Who gets diabetes? Diabetes can occur in anyone. However, people who have close relatives with the disease are somewhat more likely to develop it. Other risk factors include obesity, high cholesterol, high blood pressure, and physical inactivity. The risk of developing diabetes also increases as people grow older. People who are over 40 and overweight are more likely to develop diabetes, although the incidence of type 2 diabetes in adolescents is growing. Diabetes is more common among Native Americans, African Americans, Hispanic Americans and Asian Americans/Pacific Islanders. Also, people who develop diabetes while pregnant (a condition called gestational diabetes) are more likely to develop full-blown diabetes later in life.

How is diabetes treated? There are certain things that everyone who has diabetes, whether type 1 or type 2, needs to do to be healthy. They need to have a meal (eating) plan. They need to pay attention to how much physical activity they engage in, because physical activity can help the body use insulin better so it can convert glucose into energy for cells. Everyone with type 1 diabetes, and some people with type 2 diabetes, also need to take insulin injections. Some people with type 2 diabetes take pills called "oral agents" which help their bodies produce more insulin and/or use the insulin it is producing better. Some people with type 2 diabetes can manage their disease without medication by appropriate meal planning and adequate physical activity. Everyone who has diabetes should be seen at least once every six months by a diabetes specialist (an endocrinologist or a diabetologist). He or she should also be seen periodically by other members of a diabetes treatment team, including a diabetes nurse educator, and a dietitian who will help develop a meal plan for the individual. Ideally, one should also see an exercise physiologist for help in developing a physical activity plan, and, perhaps, a social worker, psychologist or other mental health professional for help with the stresses and challenges of living with a chronic disease. Everyone who has diabetes should have regular eye exams (once a year) by an ophthalmologist to make sure that any eye problems associated with diabetes are caught early and treated before they become serious. Also, people with diabetes need to learn how to monitor their blood glucose. Daily testing will help determine how well their meal plan, activity plan, and medication are working to keep blood glucose levels in a normal range.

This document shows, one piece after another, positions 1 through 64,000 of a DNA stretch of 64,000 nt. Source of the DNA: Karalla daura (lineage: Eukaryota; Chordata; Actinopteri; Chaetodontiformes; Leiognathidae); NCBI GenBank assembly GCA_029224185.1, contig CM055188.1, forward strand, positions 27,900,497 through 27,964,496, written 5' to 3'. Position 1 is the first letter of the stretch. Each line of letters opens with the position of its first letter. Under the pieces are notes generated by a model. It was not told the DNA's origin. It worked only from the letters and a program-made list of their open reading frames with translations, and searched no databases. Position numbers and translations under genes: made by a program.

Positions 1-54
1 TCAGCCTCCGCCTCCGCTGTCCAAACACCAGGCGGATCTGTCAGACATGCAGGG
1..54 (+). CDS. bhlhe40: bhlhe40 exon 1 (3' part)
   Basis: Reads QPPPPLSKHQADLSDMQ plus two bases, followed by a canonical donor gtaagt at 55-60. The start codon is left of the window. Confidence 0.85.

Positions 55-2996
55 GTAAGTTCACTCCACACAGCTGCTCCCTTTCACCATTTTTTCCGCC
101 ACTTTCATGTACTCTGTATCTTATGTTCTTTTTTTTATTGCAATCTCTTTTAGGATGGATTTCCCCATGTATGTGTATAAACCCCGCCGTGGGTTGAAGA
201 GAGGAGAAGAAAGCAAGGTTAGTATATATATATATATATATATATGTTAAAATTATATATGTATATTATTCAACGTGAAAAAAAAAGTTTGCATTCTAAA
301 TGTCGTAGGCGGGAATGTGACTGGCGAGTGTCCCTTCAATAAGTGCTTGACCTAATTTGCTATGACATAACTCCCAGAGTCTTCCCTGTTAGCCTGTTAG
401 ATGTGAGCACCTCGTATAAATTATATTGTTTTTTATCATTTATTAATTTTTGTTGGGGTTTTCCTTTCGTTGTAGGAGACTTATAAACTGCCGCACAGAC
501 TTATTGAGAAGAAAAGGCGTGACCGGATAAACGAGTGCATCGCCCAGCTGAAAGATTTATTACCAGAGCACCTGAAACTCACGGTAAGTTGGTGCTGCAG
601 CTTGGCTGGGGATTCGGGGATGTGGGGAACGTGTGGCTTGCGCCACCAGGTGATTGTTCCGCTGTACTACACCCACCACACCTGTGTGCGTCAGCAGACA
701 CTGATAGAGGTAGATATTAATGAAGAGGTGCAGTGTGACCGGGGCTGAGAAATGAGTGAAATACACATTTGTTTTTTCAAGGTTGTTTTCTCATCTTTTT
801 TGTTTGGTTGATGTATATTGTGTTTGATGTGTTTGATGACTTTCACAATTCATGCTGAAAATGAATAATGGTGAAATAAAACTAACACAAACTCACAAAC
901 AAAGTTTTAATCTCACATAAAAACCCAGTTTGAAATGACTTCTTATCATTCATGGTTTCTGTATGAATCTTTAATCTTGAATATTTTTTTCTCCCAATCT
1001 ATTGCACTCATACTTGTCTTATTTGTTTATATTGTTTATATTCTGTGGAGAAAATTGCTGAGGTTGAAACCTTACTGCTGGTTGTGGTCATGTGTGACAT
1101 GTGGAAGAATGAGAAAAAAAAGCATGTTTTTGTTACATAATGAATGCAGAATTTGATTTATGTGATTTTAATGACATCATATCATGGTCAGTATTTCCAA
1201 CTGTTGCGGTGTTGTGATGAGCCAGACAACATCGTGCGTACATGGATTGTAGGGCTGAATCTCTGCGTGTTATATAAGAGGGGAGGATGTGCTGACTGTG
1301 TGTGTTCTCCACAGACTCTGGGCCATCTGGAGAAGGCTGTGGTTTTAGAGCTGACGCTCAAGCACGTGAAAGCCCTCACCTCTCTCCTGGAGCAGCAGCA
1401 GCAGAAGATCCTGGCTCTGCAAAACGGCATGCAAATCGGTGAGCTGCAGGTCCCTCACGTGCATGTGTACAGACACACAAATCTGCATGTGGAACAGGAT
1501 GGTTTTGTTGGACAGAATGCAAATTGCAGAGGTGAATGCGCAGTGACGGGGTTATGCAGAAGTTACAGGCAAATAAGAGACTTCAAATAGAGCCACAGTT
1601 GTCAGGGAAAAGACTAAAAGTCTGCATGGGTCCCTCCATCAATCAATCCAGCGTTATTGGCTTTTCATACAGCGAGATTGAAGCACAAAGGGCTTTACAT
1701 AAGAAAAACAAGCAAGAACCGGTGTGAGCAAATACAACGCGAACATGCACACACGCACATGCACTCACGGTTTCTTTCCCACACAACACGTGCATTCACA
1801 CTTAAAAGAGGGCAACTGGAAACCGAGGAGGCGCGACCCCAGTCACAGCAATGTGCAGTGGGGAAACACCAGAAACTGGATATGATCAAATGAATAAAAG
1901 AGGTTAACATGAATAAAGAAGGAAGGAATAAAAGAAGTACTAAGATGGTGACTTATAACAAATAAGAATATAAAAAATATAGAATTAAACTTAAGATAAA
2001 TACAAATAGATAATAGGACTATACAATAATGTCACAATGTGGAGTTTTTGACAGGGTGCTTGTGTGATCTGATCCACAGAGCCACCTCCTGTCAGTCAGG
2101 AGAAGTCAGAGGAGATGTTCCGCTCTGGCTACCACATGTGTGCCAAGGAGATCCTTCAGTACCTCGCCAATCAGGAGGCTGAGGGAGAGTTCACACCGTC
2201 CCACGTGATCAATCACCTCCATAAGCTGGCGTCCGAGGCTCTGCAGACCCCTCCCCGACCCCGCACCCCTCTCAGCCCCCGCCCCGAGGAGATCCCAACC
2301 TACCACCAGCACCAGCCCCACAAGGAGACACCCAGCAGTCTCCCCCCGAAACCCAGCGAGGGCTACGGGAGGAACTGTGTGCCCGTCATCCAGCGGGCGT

What other problems can diabetes cause? Your healthcare team will encourage you to follow your meal plan and exercise program, use your medications and monitor your blood glucose regularly to keep your blood glucose in as normal a range as possible as much of the time as possible. Why is this so important? Because poorly managed diabetes can lead to a host of long-term complications — among these are heart attacks, strokes, blindness, kidney failure, and blood vessel disease that may require an amputation, nerve damage, and impotence in men. But happily, a nationwide study completed over a 10-year period showed that if people keep their blood glucose as close to normal as possible, they can reduce their risk of developing some of these complications by 50 percent or more.